In the pursuit of a Rwandese regional identity, Killian Doherty sheds light on the complexities of African architecture and urbanism in his reflection on Peter Rich’s ‘Learnt in Translation’ lecture held in Kigali, Rwanda, back in 2011. Doherty critiques the prevailing architectural landscape in many developing countries, including Rwanda, which seems to replicate unsustainable and aesthetically unpleasing structures inherited from late modernism. The essay underscores the disintegration of identity and culture in Kigali’s rapid transformation under the 2020 vision, emphasizing the outlawing of traditional construction methods in favor of generic high-rises, often built by foreign contractors.

Kigali Masterplan model

Against this backdrop, Peter Rich’s visit to Rwanda becomes a timely intervention. A South African architect known for his contextual approach, Rich advocates for regionalist architecture that embraces local cultures and traditions. Doherty details Rich’s workshop and lecture in Kimisagara, a densely populated and disadvantaged area in central Kigali, where the architect engages with the community to address the challenges of identity loss and cultural erosion. Rich’s work, influenced by his interactions with various South African tribes, intertwines modern architectural practices with local traditions, presenting a model that counters the homogeneity of global development.

The essay draws parallels between Rich’s projects, such as the Mapungubwe Interpretation Centre in South Africa, and the ongoing architectural developments in Rwanda. It underscores the need for a more inclusive and sustainable approach to modernity, challenging the current trajectory of the 2020 Masterplan, which, with its imported architecture, fails to align with the daily lives and socio-economic realities of the majority of the population.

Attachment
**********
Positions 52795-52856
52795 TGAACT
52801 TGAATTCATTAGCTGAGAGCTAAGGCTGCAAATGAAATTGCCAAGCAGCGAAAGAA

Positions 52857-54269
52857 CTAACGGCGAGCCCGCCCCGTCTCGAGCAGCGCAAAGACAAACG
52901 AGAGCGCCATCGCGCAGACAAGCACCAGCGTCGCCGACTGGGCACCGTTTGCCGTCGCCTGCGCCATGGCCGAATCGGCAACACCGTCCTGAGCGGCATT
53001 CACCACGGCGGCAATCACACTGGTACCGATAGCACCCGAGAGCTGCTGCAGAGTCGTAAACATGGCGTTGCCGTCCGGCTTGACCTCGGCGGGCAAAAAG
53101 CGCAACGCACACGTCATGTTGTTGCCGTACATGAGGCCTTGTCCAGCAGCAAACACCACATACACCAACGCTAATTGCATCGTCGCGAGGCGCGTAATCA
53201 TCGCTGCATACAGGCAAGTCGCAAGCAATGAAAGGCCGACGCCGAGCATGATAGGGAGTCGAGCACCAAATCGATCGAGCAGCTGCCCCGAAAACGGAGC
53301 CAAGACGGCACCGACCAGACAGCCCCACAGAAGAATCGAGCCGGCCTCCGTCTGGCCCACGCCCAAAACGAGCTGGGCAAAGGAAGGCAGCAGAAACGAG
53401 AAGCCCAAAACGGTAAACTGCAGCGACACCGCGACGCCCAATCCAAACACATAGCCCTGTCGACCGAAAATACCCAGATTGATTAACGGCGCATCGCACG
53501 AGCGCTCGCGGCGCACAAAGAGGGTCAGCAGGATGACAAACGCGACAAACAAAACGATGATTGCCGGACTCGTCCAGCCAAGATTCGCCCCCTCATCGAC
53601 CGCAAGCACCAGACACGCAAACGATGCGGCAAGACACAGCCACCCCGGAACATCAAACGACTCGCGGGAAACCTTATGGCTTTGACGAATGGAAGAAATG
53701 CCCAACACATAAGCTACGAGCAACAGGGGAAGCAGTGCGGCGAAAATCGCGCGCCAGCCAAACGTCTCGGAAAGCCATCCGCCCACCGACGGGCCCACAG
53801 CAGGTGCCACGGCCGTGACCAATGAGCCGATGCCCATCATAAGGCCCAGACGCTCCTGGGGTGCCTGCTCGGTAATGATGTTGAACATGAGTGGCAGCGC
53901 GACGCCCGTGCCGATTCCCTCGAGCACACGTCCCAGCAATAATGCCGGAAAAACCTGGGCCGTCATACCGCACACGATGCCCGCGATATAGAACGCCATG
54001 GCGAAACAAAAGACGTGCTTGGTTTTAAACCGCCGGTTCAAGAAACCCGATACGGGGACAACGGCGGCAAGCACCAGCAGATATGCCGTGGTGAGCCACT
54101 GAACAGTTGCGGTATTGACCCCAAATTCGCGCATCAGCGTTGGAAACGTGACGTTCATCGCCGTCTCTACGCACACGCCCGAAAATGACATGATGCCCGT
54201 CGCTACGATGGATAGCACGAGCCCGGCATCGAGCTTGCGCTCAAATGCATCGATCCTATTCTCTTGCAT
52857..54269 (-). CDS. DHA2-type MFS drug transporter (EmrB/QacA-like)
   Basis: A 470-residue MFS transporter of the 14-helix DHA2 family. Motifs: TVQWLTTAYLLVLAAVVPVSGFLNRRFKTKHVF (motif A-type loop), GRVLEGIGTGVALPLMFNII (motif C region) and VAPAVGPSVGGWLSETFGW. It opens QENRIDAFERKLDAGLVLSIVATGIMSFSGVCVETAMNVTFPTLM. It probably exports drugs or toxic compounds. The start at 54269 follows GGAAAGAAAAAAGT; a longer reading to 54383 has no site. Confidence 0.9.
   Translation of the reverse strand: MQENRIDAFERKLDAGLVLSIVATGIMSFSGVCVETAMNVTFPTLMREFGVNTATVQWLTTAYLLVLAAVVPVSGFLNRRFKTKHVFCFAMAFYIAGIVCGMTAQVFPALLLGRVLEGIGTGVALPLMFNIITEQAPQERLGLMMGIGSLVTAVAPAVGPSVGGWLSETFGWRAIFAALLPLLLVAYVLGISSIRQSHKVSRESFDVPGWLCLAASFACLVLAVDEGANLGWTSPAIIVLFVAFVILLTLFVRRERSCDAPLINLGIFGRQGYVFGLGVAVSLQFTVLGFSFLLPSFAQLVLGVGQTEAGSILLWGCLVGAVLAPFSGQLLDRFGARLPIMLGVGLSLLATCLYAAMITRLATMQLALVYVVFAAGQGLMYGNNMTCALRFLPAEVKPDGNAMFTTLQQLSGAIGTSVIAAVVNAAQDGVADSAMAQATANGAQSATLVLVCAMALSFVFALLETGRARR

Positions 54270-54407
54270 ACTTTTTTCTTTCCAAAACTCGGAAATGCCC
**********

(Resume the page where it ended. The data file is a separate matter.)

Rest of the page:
Mapungubwe Interpretation Centre Mapungubwe National Park, Limpopo, South Africa, 2002-2010. Courtesy of Peter Rich Architects

Mapungubwe Interpretation Centre Mapungubwe National Park, Limpopo, South Africa, 2002-2010. Courtesy of Peter Rich Architects

Doherty reflects on the resistance to criticism of Rwanda’s modernization strategy and calls for a shift towards more inclusive, sustainable, and culturally sensitive discourse. The essay emphasizes the importance of preserving cultural identity as a social responsibility for architects, echoing the sentiments conveyed in open lectures like Peter Rich’s at the Kigali Institute of Technology. In a country facing land scarcity and a growing population, Doherty calls for a reconsideration of development strategies that prioritize meaningful engagement and critical thinking. Ultimately, the essay serves as a poignant exploration of the intersection between architecture, culture, and identity in the evolving landscape of Rwanda.

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